How to Legally Start A Church in 2022

The state of the church is changing. According to a Barna Group study on how Americans relate to Christianity, there were more non-practicing Christians in 2021 than ever since 2000. Practicing Christians declined from 45% to 25%, while non-practicing Christians grew from 35% to 43%.

What does that mean?

There are more souls out there who need to feel the power of the community that is the church, which is probably why you’ve thought about starting one.

In this piece, we’ll look at the legal ways you can get your church up and running and win souls back to Christ.

When Is the Right Time to Start A Church?

The Barna Group study indicates that the right time is now. But that doesn’t apply to everyone who desires to start a church. The process is challenging. 

However, you should be up to the task if:

  • You have a set of core beliefs that are driving your ambition to start a church
  • You have some considerable experience as a preacher
  • You are already part of a community that believes in your vision
  • You are willing to put in the time, energy, and passion needed to have the church up and running

Ensure you’ve honestly evaluated whether you’re the right person for the job and in the proper phase of your life to undertake this massive task.

The Difference Between Starting A Church and A Ministry

These two undertakings usually are confusing. However, they have some stark differences.

To start a church, you need a comprehensive strategy that covers all the aspects of a Biblical church. You need to figure out how you’ll carry out your services and teachings and provide room for the growth of all members.

On the other hand, a ministry is usually tied to one specific mission. This may be helping the homeless, reaching a particular set of people with the Gospel such as street kids, athletes, artists, or serving single moms.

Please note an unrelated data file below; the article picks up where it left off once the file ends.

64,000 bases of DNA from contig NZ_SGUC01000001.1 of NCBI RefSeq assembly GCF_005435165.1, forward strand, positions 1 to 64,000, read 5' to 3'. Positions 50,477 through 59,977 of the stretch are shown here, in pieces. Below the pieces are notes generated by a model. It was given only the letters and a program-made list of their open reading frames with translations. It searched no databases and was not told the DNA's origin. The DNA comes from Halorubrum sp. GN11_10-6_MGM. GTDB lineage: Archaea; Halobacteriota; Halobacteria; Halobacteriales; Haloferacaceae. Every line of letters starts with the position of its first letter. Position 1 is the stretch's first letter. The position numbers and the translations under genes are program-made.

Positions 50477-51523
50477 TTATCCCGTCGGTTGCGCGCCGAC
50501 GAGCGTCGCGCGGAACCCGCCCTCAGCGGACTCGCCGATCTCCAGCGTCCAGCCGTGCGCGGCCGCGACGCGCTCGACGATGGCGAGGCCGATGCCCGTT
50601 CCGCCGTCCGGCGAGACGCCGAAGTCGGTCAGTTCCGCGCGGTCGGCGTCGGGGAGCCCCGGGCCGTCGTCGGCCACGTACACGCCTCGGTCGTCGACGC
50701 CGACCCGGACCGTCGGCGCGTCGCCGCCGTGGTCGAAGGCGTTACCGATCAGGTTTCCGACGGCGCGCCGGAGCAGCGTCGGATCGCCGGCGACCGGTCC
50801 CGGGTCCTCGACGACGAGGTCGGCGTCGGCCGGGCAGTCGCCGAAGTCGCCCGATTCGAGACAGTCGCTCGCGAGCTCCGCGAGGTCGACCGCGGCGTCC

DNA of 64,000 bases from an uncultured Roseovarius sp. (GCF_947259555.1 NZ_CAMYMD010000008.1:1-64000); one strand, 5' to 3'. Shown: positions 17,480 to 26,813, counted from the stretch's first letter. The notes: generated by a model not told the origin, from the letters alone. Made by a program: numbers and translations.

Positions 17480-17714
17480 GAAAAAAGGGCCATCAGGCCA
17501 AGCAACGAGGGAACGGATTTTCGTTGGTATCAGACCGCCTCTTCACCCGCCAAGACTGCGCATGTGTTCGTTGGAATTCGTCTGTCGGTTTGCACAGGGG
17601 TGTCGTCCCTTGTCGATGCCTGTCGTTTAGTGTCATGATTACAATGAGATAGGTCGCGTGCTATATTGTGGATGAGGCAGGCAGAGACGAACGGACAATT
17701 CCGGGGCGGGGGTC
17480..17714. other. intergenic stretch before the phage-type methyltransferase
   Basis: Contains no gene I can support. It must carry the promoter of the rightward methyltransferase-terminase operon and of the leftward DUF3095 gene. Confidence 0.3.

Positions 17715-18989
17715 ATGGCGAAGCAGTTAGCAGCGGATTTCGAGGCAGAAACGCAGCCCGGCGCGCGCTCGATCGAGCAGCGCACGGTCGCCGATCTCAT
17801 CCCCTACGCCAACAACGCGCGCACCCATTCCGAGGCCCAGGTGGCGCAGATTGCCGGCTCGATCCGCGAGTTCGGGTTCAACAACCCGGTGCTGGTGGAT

These differences make the entire process different between starting a church and starting a ministry. However, you’ll still need to obtain nonprofit status, craft a leadership structure, and create a donation process.

Steps to Start a Church Legally

Starting a church involves receiving and accepting the calling and following what Caesar legally requires. The following are the general steps you can take. 

Start with A Small Group, Then Turn It into A Launch Team

All churches start from a community. These are a small group of people who share your vision and are committed to growth.

You can often meet with this small group for prayer and spiritual meetings. As you meet, start defining things such as:

  • Who we are
  • What’s the story behind our existence?
  • How can we use that story to invite people into our community?
  • What makes us unique?

Finally, transform this small group into your launch team. This launch team will perform like an informal visionary leadership for the church. Each person will have a role, responsibility, and investment in the church.

Draft a Mission Statement